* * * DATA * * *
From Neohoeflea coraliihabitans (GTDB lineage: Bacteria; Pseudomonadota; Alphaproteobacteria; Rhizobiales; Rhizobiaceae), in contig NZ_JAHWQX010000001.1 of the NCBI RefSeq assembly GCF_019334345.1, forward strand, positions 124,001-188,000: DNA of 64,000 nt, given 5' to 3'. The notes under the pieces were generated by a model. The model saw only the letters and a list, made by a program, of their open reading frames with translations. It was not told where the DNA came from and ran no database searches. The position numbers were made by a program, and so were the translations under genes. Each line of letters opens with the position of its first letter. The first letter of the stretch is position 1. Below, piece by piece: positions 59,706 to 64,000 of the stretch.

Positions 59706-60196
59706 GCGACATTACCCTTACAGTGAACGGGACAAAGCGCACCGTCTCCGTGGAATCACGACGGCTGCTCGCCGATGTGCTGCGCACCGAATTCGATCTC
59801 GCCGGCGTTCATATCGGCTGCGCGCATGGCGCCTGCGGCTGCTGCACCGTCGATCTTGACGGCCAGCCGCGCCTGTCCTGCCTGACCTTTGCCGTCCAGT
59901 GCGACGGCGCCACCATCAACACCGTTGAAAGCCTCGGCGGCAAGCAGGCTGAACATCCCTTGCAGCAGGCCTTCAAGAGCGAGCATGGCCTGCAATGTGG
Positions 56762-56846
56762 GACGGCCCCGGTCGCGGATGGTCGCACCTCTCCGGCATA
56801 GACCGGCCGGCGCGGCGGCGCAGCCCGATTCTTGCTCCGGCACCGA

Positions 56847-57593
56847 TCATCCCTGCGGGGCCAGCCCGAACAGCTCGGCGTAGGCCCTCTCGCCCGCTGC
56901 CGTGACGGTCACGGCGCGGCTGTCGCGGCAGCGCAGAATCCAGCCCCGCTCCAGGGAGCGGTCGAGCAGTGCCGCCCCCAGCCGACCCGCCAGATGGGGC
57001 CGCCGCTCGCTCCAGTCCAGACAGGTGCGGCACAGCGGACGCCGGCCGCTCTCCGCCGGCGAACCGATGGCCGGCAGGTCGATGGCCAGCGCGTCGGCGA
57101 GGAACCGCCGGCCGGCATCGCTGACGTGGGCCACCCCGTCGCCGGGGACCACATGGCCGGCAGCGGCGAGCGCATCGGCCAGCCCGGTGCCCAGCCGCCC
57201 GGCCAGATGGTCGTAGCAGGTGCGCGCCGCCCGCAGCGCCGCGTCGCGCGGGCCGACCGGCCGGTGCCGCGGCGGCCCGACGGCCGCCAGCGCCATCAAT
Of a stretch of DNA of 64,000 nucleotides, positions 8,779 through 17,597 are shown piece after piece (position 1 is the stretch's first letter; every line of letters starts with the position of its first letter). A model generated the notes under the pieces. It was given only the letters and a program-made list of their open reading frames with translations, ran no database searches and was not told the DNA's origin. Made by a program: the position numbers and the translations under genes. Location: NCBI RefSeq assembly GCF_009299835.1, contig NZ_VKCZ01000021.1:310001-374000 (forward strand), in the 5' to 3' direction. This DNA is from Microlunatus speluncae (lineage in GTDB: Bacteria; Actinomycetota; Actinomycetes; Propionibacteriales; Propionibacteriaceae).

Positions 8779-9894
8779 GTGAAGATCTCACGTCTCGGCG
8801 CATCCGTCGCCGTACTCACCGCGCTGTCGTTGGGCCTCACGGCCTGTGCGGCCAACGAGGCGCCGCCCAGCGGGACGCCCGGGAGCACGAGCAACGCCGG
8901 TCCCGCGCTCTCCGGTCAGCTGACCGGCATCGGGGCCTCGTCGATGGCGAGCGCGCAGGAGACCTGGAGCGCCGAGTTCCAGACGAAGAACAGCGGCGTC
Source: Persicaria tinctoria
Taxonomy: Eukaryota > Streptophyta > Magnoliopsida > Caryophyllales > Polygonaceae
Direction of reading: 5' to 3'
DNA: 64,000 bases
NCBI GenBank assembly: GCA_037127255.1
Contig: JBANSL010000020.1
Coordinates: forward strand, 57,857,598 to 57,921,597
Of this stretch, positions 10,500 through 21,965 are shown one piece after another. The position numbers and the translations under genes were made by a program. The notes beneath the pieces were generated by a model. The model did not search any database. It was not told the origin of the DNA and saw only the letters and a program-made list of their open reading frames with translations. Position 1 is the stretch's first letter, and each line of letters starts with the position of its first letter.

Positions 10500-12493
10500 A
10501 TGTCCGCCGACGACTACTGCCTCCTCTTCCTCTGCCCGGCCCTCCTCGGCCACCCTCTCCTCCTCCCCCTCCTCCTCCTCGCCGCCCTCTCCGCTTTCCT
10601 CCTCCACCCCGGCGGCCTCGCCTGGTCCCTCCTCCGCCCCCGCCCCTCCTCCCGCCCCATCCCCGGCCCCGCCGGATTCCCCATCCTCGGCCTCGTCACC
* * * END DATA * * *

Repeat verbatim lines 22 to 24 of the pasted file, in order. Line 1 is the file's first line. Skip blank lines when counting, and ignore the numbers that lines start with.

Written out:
Direction of reading: 5' to 3'
DNA: 64,000 bases
NCBI GenBank assembly: GCA_037127255.1